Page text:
Environmental ethics and aesthetics : the Laozi revisited
Environmental History in East Asia: Interdisciplinary Perspectives
The relationship between man and nature is one of the most enduring issues in human life and thought. Envisioning a pre-civilisation “Golden Age” when “Trees had not yet/ Been cut and hollowed,” the Roaman poet Ovid (43 BC- AD17) noted that forests retreat as civilization extends. Indeed, since primitive days of settlement when land was cleared for farming and trees were cut for fuel and construction, man has been upsetting the balance and harmony of the environment at a pace far quicker than nature’s intrinsic capacity to heal itself and reestablish its footing. In the past two centuries, mankind’s dominion over nature has taken a sharply abusive turn. Industrial pollution, the over-extraction of natural resources, consumer waste, atomic warfare and scientific engineering of various kinds, have combined to ravage nature to the bone. Worse still, while the imperialist causes of science, industry, commerce and militarism came from the West, what was once Western has simply become “modern”. In a global drive for wealth and power, much of the postcolonial developing world is still aiming at ambitious targets of economic, political and military ascent initiated by the former colonial powers. Younger industrial nations like China and India did more environmental damage in the last century than they had ever done before, despite deep-rooted traditions of agrarian and spiritual reverence for nature. The environment shows symptoms of acute malaise, then takes involuntary revenge on human life through polluted air and poisoned food, mutated viruses and new diseases, global warming and climatic violence. From ozone holes to toxic water and barren land, the environmental crisis is deepening daily.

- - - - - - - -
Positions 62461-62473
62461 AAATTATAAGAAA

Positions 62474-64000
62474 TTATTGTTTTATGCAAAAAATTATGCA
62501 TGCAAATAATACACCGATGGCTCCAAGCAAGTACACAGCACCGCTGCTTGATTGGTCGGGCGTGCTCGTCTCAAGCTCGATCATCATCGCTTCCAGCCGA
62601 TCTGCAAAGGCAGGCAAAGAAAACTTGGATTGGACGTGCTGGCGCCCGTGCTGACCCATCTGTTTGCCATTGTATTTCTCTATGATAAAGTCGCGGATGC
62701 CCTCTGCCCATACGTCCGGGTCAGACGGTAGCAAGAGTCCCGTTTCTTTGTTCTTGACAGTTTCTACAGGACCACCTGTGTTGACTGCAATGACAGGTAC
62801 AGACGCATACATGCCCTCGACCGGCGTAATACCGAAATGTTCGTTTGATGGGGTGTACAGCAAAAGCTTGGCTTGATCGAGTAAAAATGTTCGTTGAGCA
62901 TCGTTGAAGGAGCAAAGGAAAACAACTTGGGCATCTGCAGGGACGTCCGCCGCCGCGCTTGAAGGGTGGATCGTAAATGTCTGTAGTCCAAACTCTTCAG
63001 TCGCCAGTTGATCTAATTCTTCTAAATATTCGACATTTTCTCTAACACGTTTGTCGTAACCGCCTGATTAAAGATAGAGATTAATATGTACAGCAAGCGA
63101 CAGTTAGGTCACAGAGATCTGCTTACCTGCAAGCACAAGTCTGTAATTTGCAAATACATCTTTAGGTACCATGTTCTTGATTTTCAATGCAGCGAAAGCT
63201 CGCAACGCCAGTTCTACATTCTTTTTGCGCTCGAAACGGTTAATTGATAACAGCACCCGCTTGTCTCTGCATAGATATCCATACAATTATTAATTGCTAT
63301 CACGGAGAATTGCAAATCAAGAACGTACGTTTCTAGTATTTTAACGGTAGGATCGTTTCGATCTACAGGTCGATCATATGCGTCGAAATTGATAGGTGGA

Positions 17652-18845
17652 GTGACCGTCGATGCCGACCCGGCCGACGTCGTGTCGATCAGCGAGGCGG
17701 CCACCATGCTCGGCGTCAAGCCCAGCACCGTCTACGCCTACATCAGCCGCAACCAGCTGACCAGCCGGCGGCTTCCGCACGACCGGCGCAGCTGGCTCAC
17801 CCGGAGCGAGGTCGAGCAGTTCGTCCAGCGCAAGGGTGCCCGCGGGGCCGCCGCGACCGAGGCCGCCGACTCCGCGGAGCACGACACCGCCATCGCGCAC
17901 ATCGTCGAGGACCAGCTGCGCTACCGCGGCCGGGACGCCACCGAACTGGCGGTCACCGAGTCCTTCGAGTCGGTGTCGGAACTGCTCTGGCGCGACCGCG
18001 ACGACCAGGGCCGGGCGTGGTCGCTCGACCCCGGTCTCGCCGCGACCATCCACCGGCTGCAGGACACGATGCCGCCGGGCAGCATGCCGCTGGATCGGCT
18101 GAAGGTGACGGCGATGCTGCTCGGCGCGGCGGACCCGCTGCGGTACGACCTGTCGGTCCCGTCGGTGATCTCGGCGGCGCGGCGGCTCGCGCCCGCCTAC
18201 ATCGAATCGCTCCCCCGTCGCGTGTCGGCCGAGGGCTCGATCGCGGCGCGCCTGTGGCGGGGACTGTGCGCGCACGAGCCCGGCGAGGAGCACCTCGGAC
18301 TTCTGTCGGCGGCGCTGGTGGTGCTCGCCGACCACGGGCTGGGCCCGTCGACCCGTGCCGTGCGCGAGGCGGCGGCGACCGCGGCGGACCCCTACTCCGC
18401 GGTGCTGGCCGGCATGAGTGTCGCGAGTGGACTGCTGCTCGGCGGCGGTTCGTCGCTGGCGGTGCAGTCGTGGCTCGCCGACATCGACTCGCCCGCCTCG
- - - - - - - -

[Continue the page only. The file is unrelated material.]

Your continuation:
ISBN of the source publication: 9780415717700
Kwong, Y. T. (2014). Environmental ethics and aesthetics: The Laozi revisited. In T. J. Liu (Ed.), Environmental history in East Asia: Interdisciplinary perspectives (pp. 40-63). New York: Routledge.